Todd, William B.Editorsecondary authorsome editionsconfirmed
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First words
The annual labour of every nation is the fund which originally supplies it with all the necessaries and conveniences of life which it annually consumes, and which consist always either in the immediate produce of that labour, or in what is purchased with that produce from other nations.
It is not from the benevolence of the butcher, the brewer, or the baker, that we expect our dinner, but from their regard to their own interest. We address ourselves, not to their humanity but to their self-love, and never talk to them of our own necessities but of their advantages.
The real price of everything, what everything really costs to the man who wants to acquire it, is the toil and trouble of acquiring it.
Labor...is the only universal, as well as the only accurate measure of value, or the only standard by which we can compare the values of different commodities at all times and at all places.
The property which every man has is his own labor, as it is the original foundation of all other property, so it is the most sacred and inviolable.
The interest of the dealers...in any particular branch of trade or manufactures is always in some respects different from, and even opposite to, that of the public.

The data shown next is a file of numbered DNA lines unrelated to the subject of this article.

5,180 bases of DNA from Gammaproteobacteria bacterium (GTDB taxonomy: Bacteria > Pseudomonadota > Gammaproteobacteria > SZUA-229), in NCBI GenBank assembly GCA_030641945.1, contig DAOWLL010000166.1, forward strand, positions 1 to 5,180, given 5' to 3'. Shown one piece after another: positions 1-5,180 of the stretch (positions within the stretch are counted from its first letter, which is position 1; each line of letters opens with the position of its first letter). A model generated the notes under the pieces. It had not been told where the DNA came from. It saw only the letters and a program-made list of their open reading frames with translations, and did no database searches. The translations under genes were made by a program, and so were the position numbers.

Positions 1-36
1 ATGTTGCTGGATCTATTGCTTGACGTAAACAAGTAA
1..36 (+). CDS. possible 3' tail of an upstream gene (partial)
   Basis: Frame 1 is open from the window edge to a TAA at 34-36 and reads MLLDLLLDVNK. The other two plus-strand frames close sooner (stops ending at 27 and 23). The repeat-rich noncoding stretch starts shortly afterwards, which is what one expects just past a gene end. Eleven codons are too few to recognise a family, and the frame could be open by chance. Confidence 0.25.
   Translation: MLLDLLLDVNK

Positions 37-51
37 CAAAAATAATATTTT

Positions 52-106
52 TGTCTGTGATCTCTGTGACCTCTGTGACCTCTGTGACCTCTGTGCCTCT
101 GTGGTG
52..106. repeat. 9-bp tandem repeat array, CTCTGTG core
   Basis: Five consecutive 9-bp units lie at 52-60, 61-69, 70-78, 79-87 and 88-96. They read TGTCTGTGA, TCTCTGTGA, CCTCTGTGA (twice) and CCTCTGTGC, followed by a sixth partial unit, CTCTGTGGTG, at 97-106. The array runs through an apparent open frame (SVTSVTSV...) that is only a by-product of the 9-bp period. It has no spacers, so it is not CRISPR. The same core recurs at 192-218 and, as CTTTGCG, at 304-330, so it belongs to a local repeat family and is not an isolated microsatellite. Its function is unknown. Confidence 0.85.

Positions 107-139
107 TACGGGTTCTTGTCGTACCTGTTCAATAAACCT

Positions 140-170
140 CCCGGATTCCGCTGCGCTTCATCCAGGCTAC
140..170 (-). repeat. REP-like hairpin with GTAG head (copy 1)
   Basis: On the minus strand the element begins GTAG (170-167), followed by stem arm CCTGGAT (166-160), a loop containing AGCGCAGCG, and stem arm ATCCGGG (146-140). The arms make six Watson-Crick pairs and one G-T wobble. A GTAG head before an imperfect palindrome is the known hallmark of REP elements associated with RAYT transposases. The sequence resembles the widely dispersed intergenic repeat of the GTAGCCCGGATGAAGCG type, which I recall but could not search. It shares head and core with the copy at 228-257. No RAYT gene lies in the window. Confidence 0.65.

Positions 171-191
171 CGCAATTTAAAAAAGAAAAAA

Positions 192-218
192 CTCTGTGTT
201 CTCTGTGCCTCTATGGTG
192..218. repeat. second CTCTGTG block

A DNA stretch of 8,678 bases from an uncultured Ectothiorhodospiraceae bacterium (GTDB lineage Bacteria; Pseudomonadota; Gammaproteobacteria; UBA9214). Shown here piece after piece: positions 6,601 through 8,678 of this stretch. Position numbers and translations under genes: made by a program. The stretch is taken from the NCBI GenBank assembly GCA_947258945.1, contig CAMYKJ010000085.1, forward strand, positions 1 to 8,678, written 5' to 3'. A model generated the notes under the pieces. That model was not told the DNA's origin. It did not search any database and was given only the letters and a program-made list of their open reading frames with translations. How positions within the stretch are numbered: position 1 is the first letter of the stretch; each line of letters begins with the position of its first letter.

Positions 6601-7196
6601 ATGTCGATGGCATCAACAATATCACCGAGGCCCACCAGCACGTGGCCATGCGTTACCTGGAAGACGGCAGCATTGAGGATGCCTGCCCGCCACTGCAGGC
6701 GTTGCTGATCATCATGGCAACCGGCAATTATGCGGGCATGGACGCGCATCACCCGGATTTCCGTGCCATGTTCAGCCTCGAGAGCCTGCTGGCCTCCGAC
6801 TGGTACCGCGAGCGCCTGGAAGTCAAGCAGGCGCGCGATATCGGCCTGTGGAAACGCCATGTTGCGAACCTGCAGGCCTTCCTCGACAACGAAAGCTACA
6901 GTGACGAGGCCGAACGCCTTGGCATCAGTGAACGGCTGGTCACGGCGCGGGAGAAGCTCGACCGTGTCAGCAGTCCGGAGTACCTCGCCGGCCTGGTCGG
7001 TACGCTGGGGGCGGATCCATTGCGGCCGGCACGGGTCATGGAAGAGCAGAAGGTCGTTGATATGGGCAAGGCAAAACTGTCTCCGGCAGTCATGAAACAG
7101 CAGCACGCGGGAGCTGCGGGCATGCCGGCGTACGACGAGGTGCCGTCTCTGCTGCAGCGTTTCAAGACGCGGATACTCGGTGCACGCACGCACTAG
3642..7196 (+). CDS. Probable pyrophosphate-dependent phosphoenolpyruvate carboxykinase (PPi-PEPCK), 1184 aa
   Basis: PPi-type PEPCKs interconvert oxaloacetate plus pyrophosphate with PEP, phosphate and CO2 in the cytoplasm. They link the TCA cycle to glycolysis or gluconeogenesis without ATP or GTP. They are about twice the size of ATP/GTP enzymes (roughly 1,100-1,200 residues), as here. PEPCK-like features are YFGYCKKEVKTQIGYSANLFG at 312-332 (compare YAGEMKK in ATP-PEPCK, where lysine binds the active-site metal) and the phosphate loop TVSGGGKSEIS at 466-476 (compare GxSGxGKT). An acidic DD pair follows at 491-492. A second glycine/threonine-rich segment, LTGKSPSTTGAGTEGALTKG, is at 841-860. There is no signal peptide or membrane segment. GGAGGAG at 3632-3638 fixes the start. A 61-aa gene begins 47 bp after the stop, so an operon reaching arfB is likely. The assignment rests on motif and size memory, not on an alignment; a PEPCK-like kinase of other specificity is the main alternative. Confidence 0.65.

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Amazon.com Product Description (ISBN 0553585975, Mass Market Paperback)

The Wealth of Nations
by Adam Smith

It is symbolic that Adam Smith’s masterpiece of economic analysis, The Wealth of Nations, was first published in 1776, the same year as the Declaration of Independence.

In his book, Smith fervently extolled the simple yet enlightened notion that individuals are fully capable of setting and regulating prices for their own goods and services. He argued passionately in favor of free trade, yet stood up for the little guy. The Wealth of Nations provided the first--and still the most eloquent--integrated description of the workings of a market economy.

The result of Smith’s efforts is a witty, highly readable work of genius filled with prescient theories that form the basis of a thriving capitalist system. This unabridged edition offers the modern reader a fresh look at a timeless and seminal work that revolutionized the way governments and individuals view the creation and dispersion of wealth--and that continues to influence our economy right up to the present day.

(retrieved from Amazon Thu, 12 Mar 2015 18:24:38 -0400)

(see all 7 descriptions)

Provides a description and analysis of the inner workings of a market economy, presenting the fundamental principles of a capitalist system.

» see all 7 descriptions

Legacy Library: Adam Smith

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Liberty Fund, Inc

An edition of this book was published by Liberty Fund, Inc.

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Tantor Media

An edition of this book was published by Tantor Media.